Dr. Richard Grinnell
Professor of English
I grew up in Canada and California, got a degree in biology, then moved to Minnesota, where I got a masters and PhD in early modern English drama and literature. I teach Shakespeare and other early modern literatures, including an annual Shakespeare course that spends two weeks in London and Stratford-Upon-Avon in the UK. I also have interests in environmental literature, post-apocalyptic literature, and speculative fiction. I am a beekeeper and a canoe camper, and I have twice been chair of the English Department.
BS, Biology, California Polytechnic State University at San Luis Obispo, California
MA, English Language and Literature, University of Minnesota
PhD, English Language and Literature, University of Minnesota
Research Interests / Areas of Focus
English Renaissance Literature, Shakespeare, and the dramatic literature of the sixteenth and seventeenth centuries in England, Literature and the Environment, Post-Apocalyptic Fiction, Science Fiction.
Science and Society. Longman Topics Reader. New York: Pearson Longman, 2007.
"Shakespeare's Keeping of Bees." Interdisciplinary Studies in Literature and the Environment (ISLE). 23: 4 (Autumn) 2016. 835-54. Print.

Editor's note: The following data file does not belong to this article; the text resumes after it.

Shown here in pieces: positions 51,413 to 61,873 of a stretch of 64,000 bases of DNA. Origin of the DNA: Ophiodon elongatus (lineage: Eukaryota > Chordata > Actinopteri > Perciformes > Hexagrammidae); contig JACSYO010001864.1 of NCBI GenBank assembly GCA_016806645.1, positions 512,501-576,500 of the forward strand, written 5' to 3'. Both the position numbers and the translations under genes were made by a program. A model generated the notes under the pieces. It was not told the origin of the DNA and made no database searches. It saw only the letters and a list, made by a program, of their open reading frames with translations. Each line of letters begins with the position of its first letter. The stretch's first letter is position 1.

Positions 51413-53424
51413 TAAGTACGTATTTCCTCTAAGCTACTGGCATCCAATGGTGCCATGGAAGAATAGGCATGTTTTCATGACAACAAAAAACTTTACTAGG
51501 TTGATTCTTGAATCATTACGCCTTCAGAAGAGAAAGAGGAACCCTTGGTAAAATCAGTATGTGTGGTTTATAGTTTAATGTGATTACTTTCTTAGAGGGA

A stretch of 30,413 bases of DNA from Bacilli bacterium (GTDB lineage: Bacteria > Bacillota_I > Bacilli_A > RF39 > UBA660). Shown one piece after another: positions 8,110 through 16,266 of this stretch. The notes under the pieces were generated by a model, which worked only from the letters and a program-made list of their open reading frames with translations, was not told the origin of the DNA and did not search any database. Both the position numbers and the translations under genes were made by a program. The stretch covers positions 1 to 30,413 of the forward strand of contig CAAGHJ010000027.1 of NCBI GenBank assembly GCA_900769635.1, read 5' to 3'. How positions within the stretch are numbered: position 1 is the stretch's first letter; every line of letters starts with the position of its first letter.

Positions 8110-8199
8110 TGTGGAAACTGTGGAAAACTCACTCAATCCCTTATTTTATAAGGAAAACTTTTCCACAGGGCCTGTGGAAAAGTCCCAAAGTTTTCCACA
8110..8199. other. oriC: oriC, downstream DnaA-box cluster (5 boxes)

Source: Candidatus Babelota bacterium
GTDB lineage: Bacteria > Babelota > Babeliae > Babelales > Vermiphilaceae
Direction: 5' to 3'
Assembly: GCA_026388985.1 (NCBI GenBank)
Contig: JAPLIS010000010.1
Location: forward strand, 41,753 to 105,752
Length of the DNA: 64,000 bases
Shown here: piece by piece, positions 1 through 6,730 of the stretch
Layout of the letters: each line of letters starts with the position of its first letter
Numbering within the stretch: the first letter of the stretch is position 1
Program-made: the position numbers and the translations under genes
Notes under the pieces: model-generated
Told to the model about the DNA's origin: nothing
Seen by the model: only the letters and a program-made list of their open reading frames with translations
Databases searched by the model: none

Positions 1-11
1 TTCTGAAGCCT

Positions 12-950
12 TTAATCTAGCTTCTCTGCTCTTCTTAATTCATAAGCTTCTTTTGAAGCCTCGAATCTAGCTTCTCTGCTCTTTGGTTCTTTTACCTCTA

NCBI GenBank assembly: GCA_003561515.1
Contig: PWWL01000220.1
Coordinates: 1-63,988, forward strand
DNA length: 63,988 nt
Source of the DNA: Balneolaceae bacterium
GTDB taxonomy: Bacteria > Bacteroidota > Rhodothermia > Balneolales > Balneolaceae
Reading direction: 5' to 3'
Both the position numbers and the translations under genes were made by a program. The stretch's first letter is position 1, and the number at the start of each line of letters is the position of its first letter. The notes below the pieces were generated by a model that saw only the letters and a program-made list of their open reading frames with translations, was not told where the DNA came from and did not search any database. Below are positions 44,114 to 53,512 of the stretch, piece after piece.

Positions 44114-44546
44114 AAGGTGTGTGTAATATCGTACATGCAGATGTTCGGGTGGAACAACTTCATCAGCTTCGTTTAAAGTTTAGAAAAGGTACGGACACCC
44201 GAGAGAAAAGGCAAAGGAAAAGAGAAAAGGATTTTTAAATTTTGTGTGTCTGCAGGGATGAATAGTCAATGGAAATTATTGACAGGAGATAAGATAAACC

"Teaching Nature Writing and the American Environmental Movement: The Case for Sigurd F. Olson." Modern Language Studies. 45: 2 (Winter) 2016. 40-53. Print.
"'All in Such Rare Disorder': The Witches of Lancashire (1634) in the Undergraduate Classroom." This Rough Magic: A Peer-Reviewed, Academic, Online Journal Dedicated to the Teaching of Medieval and Renaissance Literature. June 2015. Web.
"Through an Un-weeded Garden: Teaching the Unsustainable Hamlet." Moderna Språk 106: 1 (2012). 97-114. Web.
“Witchcraft, Race, and the Rhetoric of Barbarism in Othello and 1 Henry IV.” The Upstart Crow: a Shakespeare Journal XXIV (2004): 72-80. Print.
"'And Love Thee After': Necrophilia on the Jacobean Stage." Between Anthropology and Literature: Interdisciplinary Discourse. Ed. Rose DeAngelis. Routledge, 2002. 82-98. Print.
"Naming and Social Disintegration in The Witch of Edmonton.” Essays in Theatre 16: 2 (May 1998) 209-223. Print.
"Witchcraft and the Theater in Richard III." The Upstart Crow: a Shakespeare Journal XVII (1997). 66-77. Print.
"The Witch, the Transvestite, and the Actor: Destabilizing Gender and the Renaissance Stage." Studies in the Humanities 23: 2 (Dec. 1996). 163-184. Print.